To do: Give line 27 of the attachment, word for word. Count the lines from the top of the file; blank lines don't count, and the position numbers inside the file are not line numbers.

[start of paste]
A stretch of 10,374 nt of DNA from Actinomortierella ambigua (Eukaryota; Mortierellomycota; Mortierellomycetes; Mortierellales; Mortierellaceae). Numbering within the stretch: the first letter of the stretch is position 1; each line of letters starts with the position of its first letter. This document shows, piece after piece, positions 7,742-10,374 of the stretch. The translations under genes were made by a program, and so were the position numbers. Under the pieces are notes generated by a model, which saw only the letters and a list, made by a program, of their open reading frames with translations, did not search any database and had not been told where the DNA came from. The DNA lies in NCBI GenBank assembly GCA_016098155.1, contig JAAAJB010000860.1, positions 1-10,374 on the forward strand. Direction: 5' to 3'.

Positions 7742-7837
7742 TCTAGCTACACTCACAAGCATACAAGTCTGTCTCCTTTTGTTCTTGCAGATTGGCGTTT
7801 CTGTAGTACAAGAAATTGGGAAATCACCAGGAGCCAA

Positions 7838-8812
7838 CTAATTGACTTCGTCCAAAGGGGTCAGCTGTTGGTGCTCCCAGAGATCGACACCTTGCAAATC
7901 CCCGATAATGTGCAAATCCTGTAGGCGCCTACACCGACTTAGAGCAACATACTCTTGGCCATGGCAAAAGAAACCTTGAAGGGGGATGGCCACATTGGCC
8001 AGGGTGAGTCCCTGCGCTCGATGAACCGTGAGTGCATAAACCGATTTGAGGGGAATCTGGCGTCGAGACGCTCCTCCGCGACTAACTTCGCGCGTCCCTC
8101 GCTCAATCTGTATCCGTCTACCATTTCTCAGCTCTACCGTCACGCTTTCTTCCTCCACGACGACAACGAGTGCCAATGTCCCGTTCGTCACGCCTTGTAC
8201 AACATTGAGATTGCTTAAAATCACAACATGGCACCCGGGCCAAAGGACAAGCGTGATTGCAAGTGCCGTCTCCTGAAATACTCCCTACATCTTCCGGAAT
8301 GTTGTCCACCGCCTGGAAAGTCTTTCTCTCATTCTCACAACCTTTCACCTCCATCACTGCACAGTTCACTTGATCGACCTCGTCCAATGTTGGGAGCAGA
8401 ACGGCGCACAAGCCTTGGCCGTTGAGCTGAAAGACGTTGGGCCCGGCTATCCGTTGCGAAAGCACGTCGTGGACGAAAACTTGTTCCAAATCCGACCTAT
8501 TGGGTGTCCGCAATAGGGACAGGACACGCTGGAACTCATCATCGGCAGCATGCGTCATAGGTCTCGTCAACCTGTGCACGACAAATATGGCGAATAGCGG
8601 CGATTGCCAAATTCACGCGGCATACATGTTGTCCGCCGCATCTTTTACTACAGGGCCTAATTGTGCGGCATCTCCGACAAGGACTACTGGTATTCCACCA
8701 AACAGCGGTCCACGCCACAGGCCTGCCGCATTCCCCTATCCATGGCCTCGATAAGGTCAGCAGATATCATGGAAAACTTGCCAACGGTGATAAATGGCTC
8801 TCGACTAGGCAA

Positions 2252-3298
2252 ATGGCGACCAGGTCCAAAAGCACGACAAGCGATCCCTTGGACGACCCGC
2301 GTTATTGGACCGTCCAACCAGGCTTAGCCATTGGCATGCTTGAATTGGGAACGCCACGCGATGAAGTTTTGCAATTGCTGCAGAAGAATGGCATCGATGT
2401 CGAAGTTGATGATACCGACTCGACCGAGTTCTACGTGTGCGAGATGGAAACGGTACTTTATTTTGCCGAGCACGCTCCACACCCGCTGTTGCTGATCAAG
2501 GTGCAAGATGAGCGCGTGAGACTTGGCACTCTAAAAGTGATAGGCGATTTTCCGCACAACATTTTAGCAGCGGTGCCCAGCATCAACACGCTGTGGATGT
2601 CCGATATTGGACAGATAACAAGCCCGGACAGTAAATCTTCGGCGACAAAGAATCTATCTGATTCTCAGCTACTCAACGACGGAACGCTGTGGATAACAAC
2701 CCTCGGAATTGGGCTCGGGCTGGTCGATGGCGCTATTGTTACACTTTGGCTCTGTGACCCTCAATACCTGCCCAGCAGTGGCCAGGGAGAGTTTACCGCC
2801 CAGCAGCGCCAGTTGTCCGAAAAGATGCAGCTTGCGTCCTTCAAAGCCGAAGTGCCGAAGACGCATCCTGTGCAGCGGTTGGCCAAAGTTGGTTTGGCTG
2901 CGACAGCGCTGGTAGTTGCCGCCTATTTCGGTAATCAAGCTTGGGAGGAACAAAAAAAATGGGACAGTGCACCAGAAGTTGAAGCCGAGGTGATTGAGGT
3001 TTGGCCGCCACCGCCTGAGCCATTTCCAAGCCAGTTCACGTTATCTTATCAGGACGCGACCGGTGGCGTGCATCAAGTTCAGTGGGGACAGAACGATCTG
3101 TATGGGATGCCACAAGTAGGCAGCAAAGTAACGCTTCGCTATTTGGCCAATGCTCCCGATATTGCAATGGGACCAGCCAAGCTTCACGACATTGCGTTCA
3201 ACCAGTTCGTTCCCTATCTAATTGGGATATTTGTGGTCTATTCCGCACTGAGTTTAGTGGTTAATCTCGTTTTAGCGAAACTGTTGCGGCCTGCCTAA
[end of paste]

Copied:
3101 TATGGGATGCCACAAGTAGGCAGCAAAGTAACGCTTCGCTATTTGGCCAATGCTCCCGATATTGCAATGGGACCAGCCAAGCTTCACGACATTGCGTTCA